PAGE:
Sep 2018 - May 2020
Last month the Business Roundtable, a group of the US’s most powerful CEOs, appeared to overturn decades of commitment to the belief that the primary purpose of a corporation was to provide ‘shareholder value’. Instead, they broadened the concept to capture ‘stakeholder value’, including employees, customers, suppliers and communities. Much of the concept of shareholder value derives from Milton Friedman’s seminal 1970 article for the New York Times, where he declared the sole responsibility of a business was “to make as much money as possible while conforming to the basic rules of society”. As it happens, we recently discussed that very article during a well-timed Governance & Ethics class at Oxford.
Unsurprisingly, the statement has attracted extensive comment and controversy. Conservative-leaning commentators have tended to take the statement to task, hewing to Friedman’s original prescription as the greatest source of economic uplift in human history. More liberal commentators have applauded a purportedly belated recognition of the social responsibility of a business – ‘profits with purpose’, as some have called it.
So does the Business Roundtable statement really overturn decades of orthodoxy? Perhaps because I come from a career working for the ‘national interest’ (also a somewhat difficult concept to define at the best of times), it seems to me that a better question might be to ask whether that orthodoxy ever existed outside the narrow confines of ideological debate. There’s little doubt that businesses need to turn a profit to be a going concern (although these days, Uber and WeWork seem to challenge that concept). But equally, corporations have never been divorced from the context in which they operate – despite what may be seem to be suggested in coldly philosophical analyses of shareholder value.
Businesses have always operated in an ecosystem, influenced by their surrounding communities, the preferences of their customers and, as is important in this new statement, the employees they rely upon. Sometimes the difference lies in the timeframe upon which a business views the concept of value. To hark back to one of my previous blogs on shareholder value and its relationship to government regulation, it’s hard to argue that Vale’s tailings dam disaster in Brazil provided good shareholder value. In the short-term, the cost saving on building a weaker structure might have seemed to provide shareholder value. You’d want to have sold out of Vale shares shortly after, however – the long-term value damage will be much more significant. The impact on communities of horrendous pollution from “cost-cutting measures” isn’t generally a good source of long-term shareholder value.
The same practical considerations apply to the desires of customers. It is easy to sit in the newspaper editorial room and argue that businesses should stay out of social issues. But when a significant proportion of your target customer base wants to see more commitment to certain values from your business, what provides best shareholder value? Taking a purist line and potentially watching your customers walk to another provider who will commit to those values? That seems a strange conception of shareholder value. Some have argued Gillette’s “the best a man can be” campaign over-catered to a noisy customer segment at the expense of driving others away. It will be interesting to see how that argument that plays out over the longer-term – CEOs should always have an eye to the future, not just the present. That is their job. And a lot of that ‘noisy segment’ were a younger generation of buyers representing a shifting social attitude and a long-term customer base.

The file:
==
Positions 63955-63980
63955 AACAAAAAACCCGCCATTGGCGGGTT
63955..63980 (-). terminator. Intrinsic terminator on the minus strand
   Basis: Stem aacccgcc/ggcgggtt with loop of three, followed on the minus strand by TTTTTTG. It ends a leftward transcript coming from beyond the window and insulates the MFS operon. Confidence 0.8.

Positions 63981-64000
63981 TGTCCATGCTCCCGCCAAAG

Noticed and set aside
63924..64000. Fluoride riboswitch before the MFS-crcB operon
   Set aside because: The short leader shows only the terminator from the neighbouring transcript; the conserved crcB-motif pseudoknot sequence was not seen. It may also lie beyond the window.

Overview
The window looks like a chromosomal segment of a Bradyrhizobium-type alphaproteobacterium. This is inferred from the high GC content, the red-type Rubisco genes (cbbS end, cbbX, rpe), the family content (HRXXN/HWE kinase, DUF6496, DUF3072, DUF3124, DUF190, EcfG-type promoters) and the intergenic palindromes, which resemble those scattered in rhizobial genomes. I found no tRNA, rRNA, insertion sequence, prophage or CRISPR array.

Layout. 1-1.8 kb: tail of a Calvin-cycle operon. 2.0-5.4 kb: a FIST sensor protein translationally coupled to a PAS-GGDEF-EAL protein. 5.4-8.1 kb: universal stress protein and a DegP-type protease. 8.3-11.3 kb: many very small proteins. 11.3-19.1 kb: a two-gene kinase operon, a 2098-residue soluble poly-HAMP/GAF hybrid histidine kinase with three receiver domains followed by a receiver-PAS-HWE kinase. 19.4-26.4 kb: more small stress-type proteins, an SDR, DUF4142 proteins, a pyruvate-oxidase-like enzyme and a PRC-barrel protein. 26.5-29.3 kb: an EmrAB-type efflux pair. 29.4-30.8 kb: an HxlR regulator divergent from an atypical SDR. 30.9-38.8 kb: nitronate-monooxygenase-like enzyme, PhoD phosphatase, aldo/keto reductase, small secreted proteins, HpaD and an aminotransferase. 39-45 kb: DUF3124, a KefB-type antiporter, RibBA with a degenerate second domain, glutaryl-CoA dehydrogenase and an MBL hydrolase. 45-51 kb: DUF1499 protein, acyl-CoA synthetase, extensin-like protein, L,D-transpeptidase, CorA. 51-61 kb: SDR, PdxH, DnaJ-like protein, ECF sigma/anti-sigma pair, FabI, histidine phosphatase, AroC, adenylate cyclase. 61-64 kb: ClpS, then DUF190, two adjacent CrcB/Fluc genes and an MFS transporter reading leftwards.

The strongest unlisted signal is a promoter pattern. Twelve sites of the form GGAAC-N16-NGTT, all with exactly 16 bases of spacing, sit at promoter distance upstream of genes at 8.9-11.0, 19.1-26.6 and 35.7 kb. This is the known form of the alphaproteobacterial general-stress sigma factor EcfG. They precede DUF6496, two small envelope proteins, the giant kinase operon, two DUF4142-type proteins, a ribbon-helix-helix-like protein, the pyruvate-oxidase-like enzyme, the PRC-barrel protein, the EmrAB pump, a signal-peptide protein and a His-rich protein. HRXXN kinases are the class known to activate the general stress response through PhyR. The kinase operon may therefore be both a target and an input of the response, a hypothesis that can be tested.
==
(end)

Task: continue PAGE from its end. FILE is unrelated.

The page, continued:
Employees are perhaps the most controversial stakeholder. Google has been a high-profile casualty of employee uprisings and walk-outs over values issues. Should a company reflect the values of its employees? It’s a challenging ethical issue. There is a symbiotic relationship between corporate values and employee values. It is again, easy to sit in the editorial room and opine on the need for Google to stand up to dissident employees and do what’s in the best interest of the company from a profitability perspective. But this ignores another essential point: the labour market, particularly at the skilled end of the market, is tight. What company can afford to let a series of skilled employees switch to a firm they feel better represents them? It might be easy to suggest Google calls the bluff of its picketing employees. But even if only a fraction leave, they take combined years of experience and corporate knowledge with them. This isn’t a defence of a company caving in every time an employee complains they don’t like something – that clearly isn’t the right result either. But equally, it’s also important to recognise the point is far more nuanced than many commentators accept and that shareholder value can easily be damaged by employee drain. This has never been more true than in the new tech economy.
Friedman’s central point is often reductively quoted to omit the “conforming to the basic rules of society” rider. The reality is, Friedman’s article was written in 1970. Social values can change quickly – look at the last decade in Australia – and we certainly live in a very different world than 1970 when it comes to a range of laws, values and institutions. It’s quite reasonable to argue that the basic rules of society have changed. So perhaps recognising how customers, employees and communities interact with shareholder value isn’t necessarily inconsistent with Friedman’s central thesis – and while Friedman himself may not have agreed, does that really matter? After all, value is in the eye of the beholder, not the economist in the editorial room.
Author’s note: The views expressed in this blog are my own and not as a representative of the Australian Government.Back to top of article